I think people still buy name brand, and take comfort that the companies are using western standards. But even name brands like Baxter can get stunned because they don’t have enough controls in place to ensure a safe drug was on the market. The public has had a lot thrown at them, and has been desensitized, so you have to wait for another big scare. Unfortunately, I think that’s wrong, and about as un-proactive as you can get.

KP: There have been two drug safety bills introduced in the last two months, The Drug Safety and Accountability Act in August and last week a discussion draft out of Energy and Commerce. Does this represent critical momentum to your mind?

BZ: I wouldn’t say critical, because right now we just have bill introductions. Remember, we had very similar bills in 2009, the Kennedy bill {S. 882} and the Dingell one {Food and Drug Globalization Act of 2009}, and food got split out of that and the drug side was left for potential reintroduction in 2010—now a draft bill.

It’s not critical momentum for me until we have a feeling that something’s going to happen. We have bipartisan support this year. But we had bipartisan support in 2008 and 2009, too. For me, there’s not enough mass/support yet to feel comfortable that the bill will pass.

KP: Let’s talk about the Drug Safety and Accountability Act {S.3690}. When it was introduced by Senator Bennet in August, you said that about 80 percent of the drugs’ active ingredients come from overseas in countries like India and China, but imported drugs receive less than 5 percent of FDA’s resources.  Do you see these bills starting to shift that imbalance?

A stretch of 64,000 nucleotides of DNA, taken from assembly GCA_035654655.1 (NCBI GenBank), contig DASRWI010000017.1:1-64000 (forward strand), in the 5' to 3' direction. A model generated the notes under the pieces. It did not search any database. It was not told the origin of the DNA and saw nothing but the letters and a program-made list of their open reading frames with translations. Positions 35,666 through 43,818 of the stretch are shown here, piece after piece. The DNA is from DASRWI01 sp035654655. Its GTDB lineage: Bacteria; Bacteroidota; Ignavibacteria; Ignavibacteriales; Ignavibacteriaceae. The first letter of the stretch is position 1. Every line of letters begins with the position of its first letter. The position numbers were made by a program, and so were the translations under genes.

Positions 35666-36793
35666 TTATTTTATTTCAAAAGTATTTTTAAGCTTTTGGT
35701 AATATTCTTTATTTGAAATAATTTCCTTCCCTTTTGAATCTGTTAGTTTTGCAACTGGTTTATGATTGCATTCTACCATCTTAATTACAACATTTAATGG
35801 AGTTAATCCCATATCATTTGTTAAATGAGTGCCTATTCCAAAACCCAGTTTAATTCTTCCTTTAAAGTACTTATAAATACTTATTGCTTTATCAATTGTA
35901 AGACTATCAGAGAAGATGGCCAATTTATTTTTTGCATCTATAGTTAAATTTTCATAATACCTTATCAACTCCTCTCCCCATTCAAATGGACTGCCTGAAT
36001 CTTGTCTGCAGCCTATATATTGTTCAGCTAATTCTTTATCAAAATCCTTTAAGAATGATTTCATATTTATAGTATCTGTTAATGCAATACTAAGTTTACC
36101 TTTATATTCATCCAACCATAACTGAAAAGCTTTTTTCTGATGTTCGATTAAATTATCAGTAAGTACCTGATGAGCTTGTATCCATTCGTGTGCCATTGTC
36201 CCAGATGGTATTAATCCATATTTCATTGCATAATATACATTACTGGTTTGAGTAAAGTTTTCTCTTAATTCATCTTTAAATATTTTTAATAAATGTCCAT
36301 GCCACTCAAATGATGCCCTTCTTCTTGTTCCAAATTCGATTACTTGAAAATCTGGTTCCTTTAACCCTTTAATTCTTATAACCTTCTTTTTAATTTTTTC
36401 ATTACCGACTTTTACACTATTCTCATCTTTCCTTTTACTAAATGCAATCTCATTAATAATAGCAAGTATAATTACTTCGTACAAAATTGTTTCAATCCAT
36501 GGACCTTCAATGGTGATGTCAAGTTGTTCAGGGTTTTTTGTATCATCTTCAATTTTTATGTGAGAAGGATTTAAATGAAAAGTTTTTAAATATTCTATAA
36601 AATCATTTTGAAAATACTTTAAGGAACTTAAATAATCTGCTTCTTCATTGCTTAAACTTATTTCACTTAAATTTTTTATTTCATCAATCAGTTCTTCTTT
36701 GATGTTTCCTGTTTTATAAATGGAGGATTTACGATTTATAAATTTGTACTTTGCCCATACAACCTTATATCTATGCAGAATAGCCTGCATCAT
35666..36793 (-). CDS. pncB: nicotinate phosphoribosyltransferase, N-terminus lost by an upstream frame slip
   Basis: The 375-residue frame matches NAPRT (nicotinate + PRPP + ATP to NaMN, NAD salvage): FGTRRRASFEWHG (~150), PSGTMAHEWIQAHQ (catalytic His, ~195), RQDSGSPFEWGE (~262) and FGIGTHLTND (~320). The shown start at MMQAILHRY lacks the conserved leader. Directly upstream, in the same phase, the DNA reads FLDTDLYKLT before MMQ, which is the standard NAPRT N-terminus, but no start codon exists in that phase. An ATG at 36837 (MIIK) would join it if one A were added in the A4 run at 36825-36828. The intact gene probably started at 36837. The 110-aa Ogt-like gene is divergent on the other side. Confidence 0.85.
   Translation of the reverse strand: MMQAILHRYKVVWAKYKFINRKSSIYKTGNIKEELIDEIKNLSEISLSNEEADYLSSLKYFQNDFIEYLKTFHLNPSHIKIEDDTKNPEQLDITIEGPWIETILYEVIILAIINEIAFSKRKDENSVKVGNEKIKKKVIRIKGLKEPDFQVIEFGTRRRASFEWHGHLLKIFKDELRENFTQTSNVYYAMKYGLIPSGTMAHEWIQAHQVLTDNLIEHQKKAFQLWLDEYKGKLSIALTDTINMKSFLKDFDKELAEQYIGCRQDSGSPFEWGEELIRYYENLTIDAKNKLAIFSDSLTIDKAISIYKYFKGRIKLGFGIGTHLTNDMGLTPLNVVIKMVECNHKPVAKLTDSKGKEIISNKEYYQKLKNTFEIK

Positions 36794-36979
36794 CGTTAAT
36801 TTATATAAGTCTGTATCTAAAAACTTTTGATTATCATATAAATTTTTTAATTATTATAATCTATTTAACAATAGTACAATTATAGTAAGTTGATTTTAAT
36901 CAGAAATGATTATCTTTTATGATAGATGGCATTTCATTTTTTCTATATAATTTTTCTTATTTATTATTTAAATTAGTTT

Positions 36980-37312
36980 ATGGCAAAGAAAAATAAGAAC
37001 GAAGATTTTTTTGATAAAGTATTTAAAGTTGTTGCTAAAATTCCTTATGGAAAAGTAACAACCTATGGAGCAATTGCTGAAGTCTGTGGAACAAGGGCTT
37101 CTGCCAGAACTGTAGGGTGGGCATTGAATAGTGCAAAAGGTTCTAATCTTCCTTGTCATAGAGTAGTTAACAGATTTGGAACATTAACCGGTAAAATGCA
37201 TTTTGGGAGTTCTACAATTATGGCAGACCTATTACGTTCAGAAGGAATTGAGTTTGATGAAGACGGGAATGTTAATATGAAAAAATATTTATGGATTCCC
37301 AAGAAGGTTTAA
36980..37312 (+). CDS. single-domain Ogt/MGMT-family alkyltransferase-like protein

BZ: You would start seeing a shift. The Dingell draft actually has a very specific requirement for audits to happen, and if they don’t happen, people can’t import. Bennet just gives FDA more authority to mandate more inspections.

KP: So the Dingell discussion draft does a lot of things: increases inspections, requires better notification between companies and the FDA, mandates independent audits, establishes quality systems and supply chain management to ensure the quality and purity of drugs, and gives FDA new authorities, like recall and subpoena. What elements are most critical to SOCMA?

BZ: What’s most critical for SOCMA is a fair and level playing field: that manufacturers abroad operate under similar standards to U.S. manufacturers. It’s also crucial that to give FDA authority so it can do a better job. From a drug supply point of view, I think you have to be careful what you put in the bill, and the enforceability of it. But the Dingell bill is very solid legislation, and would really improve the current situation.

KP: We’ve talked about legislative and regulatory solutions so far. Beyond these two bills, what has the industry done address some of these issues, and what can it do?

BZ: We need good practices in the supply chain, and in the supply purchasing requirements and standards, for everyone: drug, excipient, and API manufacturers. It has to go all the way down the supply chain.

–Kate Petersen, PostScript blogger